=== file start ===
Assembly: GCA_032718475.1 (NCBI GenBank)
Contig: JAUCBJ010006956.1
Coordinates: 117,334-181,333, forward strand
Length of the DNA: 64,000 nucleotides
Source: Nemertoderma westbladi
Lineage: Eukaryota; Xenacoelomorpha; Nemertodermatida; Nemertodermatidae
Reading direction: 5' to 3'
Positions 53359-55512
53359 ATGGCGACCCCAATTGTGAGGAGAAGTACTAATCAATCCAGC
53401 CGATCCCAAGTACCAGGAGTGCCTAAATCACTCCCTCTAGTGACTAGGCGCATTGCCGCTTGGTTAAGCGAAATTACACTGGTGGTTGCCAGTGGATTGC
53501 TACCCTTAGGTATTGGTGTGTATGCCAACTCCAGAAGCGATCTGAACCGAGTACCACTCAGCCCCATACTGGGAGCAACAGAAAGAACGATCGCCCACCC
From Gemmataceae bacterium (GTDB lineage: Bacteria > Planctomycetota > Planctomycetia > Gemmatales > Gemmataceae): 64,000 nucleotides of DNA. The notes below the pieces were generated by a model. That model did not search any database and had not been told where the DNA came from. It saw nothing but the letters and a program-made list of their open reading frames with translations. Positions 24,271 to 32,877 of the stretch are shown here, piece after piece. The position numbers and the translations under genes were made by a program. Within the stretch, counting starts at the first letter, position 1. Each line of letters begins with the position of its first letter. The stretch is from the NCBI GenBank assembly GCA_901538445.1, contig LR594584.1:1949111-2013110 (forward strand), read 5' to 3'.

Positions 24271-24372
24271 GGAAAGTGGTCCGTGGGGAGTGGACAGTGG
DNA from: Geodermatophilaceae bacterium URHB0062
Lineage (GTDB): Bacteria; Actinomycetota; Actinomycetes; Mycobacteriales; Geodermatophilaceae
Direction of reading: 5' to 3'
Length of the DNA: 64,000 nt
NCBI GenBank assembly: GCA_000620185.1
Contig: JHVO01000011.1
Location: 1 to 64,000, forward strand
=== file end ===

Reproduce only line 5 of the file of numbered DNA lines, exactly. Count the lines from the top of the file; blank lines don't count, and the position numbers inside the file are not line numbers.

Source: Nemertoderma westbladi